William Fraser (British administrator)

William Fraser was a British merchant and administrator who was the Acting President of Madras from 14 November 1709 to 11 July 1711.

William Fraser (acting)
President of Fort St George (Madras)
In office
18 November 1709 – 11 July 1711
Preceded byEdmund Montague
Succeeded byEdward Harrison

Tenure as Acting President of MadrasEdit

Accusations against ArmeniansEdit

On 13 January 1710, Lewis Melique, a European citizen of Madras presented a petition to Fraser accusing Khoja Safar, a prominent Armenian of St. Thomas Mount of sedition. Melique accused Khoja and other Armenians of St. Thomas Mount of conspiring to break away from Fort St George and establish their own independent factory with St. Thome as port. Khoja Safar on presented before Melique denied the accusations but despite Safar's insistence on his innocence, he was jailed on the condition that he would be released only on the provision of a security of 5,000 pagodas.

Relations with the MughalsEdit

There existed a cordial relationship between the British at Fort St George and Zuddie Khan, the Mughal Foujdar of Bengal and Southern India with the frequent exchange of letters and gifts. However, the relationships with Nawab Dawood Khan and his successor Zulfikar Khan weren't so cordial. However, from April 1710, the Nawab under the suspected influence of Yavallappa, Manager of Poonamallee, began to pressurize the Company to hand over the Five Old Villages. Fraser wrote a letter to Zulfikar Khan reminding him that the Five Old Villages had been handed over to the British by the Mughal Emperor Aurangazeb in recognition of the services they had rendered to the Mughals during the siege of Gingee. But this petition was of nio avail as Zulfikar Khan simply sent out a Parwana restating his demands.

Siege of the Visakhapatnam factoryEdit

In 1698, two powerful Indians, Anantarao and Piccarao borrowed money from one Mr. Holcombe, the Deputy Governor of the English factory at Visakhapatnam and failed to repay him. Holcombe, who had borrowed 44,000 pagodas from Fakrullah Khan, the Nawab of Kalinga, in order to pay the two Indians was embroiled in a perilous situation. When the Nawab demanded his money, he was only able to pay him 37,500 pagodas. Soon, Holcombe died leaving behind a debt of 6,500 pagodas to Fakrullah Khan. Fakrullah Khan held the Company responsible and demanded a payment of the debt from the British factory at Visakhapatnam. Fakrullah Khan was also dissatisfied with the support lent by the Company to the former's rival to the throne Habib Khan.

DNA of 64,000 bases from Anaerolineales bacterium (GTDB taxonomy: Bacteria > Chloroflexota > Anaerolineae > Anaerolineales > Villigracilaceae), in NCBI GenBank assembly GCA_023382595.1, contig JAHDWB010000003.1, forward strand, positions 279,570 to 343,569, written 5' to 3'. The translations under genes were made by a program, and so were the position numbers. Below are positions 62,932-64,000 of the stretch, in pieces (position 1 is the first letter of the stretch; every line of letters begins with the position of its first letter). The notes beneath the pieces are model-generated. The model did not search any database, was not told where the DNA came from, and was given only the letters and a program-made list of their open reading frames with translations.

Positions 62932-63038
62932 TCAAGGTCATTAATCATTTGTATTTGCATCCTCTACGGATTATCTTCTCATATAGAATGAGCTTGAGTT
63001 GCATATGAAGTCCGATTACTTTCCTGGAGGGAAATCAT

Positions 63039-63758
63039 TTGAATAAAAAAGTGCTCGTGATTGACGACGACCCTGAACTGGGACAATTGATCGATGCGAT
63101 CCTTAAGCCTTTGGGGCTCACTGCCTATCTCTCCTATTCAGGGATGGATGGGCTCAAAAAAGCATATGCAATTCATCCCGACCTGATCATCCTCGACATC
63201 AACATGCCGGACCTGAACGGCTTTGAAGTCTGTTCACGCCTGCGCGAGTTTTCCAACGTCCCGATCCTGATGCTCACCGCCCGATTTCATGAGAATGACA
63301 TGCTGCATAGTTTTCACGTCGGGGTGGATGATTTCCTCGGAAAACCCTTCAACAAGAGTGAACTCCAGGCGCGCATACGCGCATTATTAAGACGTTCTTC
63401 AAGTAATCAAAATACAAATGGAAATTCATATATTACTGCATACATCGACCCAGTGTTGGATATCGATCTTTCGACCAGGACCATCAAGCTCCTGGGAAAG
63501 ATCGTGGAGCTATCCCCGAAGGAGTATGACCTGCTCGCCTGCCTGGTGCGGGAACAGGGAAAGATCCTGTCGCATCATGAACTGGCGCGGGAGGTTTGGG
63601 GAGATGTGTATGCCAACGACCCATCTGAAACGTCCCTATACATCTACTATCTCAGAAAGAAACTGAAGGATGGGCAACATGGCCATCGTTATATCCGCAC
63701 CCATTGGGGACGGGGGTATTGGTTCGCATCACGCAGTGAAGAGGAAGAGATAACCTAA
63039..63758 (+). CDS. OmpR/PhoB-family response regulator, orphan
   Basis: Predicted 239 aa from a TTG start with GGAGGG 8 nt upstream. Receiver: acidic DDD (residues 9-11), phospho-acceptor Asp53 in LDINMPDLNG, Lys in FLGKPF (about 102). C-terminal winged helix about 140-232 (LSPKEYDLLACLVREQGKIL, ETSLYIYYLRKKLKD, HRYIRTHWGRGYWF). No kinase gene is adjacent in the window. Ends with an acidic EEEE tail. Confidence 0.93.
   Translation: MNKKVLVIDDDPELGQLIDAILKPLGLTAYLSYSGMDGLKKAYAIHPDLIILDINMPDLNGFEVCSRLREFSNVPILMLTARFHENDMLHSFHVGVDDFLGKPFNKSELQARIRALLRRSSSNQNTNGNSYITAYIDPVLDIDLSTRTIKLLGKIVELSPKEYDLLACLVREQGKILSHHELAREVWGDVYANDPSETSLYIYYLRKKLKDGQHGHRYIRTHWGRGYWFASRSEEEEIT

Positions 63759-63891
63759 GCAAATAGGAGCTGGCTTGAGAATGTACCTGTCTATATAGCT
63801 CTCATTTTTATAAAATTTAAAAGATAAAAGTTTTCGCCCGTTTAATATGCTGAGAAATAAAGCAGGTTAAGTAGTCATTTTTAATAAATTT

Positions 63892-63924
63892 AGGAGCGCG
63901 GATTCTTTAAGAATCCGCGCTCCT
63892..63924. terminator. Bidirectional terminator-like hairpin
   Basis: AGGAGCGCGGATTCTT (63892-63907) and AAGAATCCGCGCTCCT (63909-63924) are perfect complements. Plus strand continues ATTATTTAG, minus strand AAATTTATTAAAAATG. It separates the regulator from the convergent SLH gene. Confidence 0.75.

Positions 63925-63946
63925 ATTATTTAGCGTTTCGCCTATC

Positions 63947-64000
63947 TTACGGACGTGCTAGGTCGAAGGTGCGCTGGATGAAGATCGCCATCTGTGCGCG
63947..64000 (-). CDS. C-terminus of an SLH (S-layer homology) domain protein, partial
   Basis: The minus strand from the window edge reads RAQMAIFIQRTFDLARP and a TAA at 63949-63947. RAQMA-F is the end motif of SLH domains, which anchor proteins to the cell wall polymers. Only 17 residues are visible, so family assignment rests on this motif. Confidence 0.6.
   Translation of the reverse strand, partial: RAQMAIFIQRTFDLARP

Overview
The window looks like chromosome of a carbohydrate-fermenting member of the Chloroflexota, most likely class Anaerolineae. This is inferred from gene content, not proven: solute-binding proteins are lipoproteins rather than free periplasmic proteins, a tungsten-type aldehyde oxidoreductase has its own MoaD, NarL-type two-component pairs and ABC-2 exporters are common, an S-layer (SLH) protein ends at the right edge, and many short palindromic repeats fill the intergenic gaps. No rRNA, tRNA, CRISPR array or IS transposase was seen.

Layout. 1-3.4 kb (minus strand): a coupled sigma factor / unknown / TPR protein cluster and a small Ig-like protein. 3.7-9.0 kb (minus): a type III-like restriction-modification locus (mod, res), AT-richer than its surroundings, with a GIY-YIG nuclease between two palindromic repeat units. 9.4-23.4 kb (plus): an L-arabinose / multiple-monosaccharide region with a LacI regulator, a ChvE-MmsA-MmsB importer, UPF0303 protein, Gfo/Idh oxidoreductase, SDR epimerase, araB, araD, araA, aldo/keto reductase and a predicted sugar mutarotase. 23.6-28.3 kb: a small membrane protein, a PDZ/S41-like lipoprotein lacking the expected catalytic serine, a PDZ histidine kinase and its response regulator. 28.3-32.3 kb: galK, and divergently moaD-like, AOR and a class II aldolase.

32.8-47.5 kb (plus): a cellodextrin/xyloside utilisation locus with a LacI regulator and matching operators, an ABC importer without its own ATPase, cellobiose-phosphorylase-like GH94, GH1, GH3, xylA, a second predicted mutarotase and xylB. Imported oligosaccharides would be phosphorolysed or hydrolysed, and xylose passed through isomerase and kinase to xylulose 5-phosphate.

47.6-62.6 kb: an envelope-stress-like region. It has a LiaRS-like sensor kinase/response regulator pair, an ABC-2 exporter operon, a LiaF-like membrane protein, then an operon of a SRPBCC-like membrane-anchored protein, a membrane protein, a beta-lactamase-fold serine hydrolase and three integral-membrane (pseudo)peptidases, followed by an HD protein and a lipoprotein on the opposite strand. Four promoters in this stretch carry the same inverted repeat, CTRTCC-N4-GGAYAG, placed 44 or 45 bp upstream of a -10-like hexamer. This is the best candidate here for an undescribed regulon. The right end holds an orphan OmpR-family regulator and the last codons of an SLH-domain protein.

On 8 August 1710, Fakrullah Khan besieged the Visakhapatnam factory with an army comprising 7,000 foot and 800 horse. By the next evening, the factory was effectively blockaded and supply lines cut. The factors at Madras intervened and proposed peace to Fakrullah Khan. The next year, peace was finally concluded through the mediation of Habib Khan.

Letter from the King of PeguEdit

On 24 February 1711, the King of Pegu wrote a letter to the Governor of Fort St George requesting the British to send him a clock and expressing his readiness to provide the British with anything they ask, in return.

However, it is not known whether Fraser did in the end send a clock.

Fraser was recalled suddenly on 11 July 1711 and replaced with Edward Harrison.


  • Talboys Wheeler, J. (1861). Madras in the Olden Time Vol II. Madras: Higginbotham & Co.
Preceded by
Edmund Montague (acting)
President of Madras
18 November 1709 – 11 July 1711
Succeeded by
Edward Harrison